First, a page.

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QJM. 1995 Aug;88(8):541-9.

Autosomal recessive erythropoietic protoporphyria: a syndrome of severe photosensitivity and liver failure.

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  • 1Department of Medicine, University of Cambridge, Addenbrooke's Hospital, UK.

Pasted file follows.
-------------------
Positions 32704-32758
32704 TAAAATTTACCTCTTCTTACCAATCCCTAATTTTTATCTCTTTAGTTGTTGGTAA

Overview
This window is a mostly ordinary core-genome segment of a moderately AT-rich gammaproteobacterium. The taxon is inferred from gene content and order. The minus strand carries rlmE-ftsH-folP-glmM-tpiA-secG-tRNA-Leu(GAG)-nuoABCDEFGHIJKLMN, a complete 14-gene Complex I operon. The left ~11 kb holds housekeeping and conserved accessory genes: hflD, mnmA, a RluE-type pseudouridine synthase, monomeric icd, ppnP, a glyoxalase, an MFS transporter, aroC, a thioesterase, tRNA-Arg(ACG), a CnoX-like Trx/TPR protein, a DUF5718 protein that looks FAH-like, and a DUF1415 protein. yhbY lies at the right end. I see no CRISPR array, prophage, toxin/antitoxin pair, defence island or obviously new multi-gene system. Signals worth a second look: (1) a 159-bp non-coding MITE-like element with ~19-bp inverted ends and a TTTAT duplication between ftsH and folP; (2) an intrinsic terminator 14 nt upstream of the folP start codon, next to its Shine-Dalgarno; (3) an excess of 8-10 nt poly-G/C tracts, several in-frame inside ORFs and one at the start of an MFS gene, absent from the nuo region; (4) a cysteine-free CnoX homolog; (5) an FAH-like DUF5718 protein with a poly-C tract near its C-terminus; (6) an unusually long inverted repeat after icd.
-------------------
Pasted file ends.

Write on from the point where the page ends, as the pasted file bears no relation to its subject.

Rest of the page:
Erythropoietic protoporphyria is caused by inherited deficiency of the haem synthetic enzyme ferrochelatase, and is characterized by lifelong photosensitivity. About 5% of patients also develop rapidly progressive liver failure. Inheritance is considered to be autosomal dominant, with transmission of a single ferrochelatase defect from one parent. We describe a family in which two siblings with protoporphyria suffered from severe photosensitivity and developed hepatic failure requiring liver transplantation. Their asymptomatic parents were heterozygous for distinct ferrochelatase gene mutations (exon 10 donor site a(+3)-->g and 1088T-->G). Both mutations disrupt splicing of the transcript and cause partial deficiency of ferrochelatase. The affected offspring were compound heterozygotes for these mutations. These patients suffered from an autosomal recessive form of protoporphyria characterized by severe photosensitivity and cholestatic liver disease in adolescence. We postulate that hepatic failure in erythropoietic protoporphyria may in some cases represent an autosomal recessive type of ferrochelatase deficiency distinct from the purely dermatological disorder. Studies of disease inheritance in families affected by protoporphyria may help identify those predisposed to develop severe liver complications, a distinction not currently possible.

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